August 14, 2006
Parking problems in one town have some neighbors more than a little upset that their lawns are filling up with cars.
A newly enforced Grovetown city ordinance says you can't park vehicles on the curb of any two-way street within city limits.
That affects a lot of homes, and tonight homeowners spoke out against a law they say is unfair.
It was a long night tonight for Grovetown's city council as unhappy residents spoke out, arguing over where they can park cars at their homes.
"It's a mess!" Judy Brooks said. "Our lawn has been burnt!"
Brooks says her lawn is ruined with her family's cars on the grass. Many other cars in the Willowick neighborhood are on the grass too. Jayson Newton's truck sits in his front yard--where his six children are now struggling to play.
"This is a public street that we, the city taxpayers of Grovetown, pay for," he said. "As far as I'm concerned, this is a public space that we own."
It all started with an ordinance passed back in May of 2005 that did not go into effect until recently.
An amendment to a previous ordinance reads, "No vehicle can stop, stand or park on the curb or shoulder of any two way road."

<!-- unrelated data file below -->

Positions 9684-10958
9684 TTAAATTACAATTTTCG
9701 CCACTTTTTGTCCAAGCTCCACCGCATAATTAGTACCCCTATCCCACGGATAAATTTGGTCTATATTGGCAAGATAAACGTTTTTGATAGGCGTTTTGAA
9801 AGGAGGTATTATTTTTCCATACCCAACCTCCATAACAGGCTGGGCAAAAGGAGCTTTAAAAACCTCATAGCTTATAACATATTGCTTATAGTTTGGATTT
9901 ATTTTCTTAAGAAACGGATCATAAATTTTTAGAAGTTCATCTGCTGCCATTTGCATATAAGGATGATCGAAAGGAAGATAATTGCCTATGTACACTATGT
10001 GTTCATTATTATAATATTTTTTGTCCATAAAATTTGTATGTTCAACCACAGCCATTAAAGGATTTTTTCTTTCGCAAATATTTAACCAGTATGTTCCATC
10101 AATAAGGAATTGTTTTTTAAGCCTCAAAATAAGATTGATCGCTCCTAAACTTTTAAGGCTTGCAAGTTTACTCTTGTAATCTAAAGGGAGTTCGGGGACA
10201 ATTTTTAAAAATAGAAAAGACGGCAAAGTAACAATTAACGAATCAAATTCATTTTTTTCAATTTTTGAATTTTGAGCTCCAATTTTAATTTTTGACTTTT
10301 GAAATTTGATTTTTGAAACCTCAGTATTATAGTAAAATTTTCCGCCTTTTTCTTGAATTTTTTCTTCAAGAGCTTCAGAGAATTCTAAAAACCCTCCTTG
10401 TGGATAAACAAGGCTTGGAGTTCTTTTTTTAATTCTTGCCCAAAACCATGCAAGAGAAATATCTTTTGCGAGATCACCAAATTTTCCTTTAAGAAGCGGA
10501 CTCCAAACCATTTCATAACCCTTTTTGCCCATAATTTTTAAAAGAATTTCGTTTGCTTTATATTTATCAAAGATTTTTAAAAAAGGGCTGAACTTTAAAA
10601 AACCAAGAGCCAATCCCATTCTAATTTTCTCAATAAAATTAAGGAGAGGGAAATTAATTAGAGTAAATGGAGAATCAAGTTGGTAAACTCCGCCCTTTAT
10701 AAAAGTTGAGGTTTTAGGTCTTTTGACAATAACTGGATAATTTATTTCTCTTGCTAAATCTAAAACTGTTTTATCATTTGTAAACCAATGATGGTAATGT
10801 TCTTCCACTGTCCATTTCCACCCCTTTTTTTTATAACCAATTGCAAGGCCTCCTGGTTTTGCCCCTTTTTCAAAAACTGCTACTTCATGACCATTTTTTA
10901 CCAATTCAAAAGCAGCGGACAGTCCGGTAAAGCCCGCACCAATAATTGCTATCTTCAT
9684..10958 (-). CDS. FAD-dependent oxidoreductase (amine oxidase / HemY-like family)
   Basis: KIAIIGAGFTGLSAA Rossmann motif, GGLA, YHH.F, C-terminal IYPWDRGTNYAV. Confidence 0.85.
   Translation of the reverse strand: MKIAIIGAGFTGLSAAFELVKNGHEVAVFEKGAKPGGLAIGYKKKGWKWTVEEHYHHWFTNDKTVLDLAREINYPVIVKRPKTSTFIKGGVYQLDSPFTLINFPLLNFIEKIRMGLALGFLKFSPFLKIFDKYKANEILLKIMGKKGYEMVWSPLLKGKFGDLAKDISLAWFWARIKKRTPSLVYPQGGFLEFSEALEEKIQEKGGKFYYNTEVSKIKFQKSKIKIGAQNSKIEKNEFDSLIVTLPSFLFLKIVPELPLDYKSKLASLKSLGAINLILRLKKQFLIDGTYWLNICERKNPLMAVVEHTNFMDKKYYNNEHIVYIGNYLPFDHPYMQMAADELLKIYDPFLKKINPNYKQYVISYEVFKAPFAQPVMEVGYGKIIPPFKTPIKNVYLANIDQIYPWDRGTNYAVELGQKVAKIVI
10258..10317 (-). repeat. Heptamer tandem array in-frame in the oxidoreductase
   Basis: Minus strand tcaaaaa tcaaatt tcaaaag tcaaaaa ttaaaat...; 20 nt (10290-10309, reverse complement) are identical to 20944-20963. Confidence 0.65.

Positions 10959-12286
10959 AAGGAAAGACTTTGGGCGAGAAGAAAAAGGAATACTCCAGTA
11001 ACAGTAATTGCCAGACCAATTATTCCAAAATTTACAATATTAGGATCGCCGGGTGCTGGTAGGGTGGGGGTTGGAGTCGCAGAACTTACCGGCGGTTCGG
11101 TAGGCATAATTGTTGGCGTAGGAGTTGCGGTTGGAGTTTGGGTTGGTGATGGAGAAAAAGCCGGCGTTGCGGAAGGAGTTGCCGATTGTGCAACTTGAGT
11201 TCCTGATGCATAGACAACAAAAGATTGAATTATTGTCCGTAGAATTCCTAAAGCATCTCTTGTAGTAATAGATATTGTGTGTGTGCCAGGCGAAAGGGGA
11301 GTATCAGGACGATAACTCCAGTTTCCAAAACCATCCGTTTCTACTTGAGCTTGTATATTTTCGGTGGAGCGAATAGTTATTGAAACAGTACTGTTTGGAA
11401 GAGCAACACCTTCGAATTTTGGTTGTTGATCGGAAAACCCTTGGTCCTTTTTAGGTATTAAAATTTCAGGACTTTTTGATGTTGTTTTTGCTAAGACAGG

Mayor Trudeau says it's for everyone's safety.
"We're concerned about kids darting out behind these cars parked up and down these streets," he said. "It's not safe."
Captain Owens with Grovetown Public Safety is heading up enforcement of the new rules.
"We went neighborhood to neighborhood, and it took three to four months, and to this date there's been no complaints but total compliance except for the Willowood neighborhood," he said.
Captain Owens showed us a photo taken a few months ago on South Willowick where Judy Brooks lives. You can count seven cars and a camper parked on the street. But a photo from Haynie Street clearly paints a different picture.
Captain Owens says streets with lots of cars block emergency vehicles.
But Judy Brooks says it's unfair
"We got no warning, no vote, no discussion at city hall--nothing," she said. "They just did it. We're kind of stuck between a rock and a hard place, because you want to obey the laws, but let's make the law reasonable and fair."
Mayor Trudeau said at tonight's meeting that his council will revisit the ordinance and talk it over with their lawyers. For now, he says the parking ordinance will stand as is and probably will not change in the future other than some minor tweaking.
Grovetown Public Safety is trying to avoid fines for violators for the time being. They are going door to door to warn violators. The next step for some has been an orange warning sticker on the cars. If residents still refuse to move their cars off the streets, they will face fines of about $150, but no tickets have been issued yet.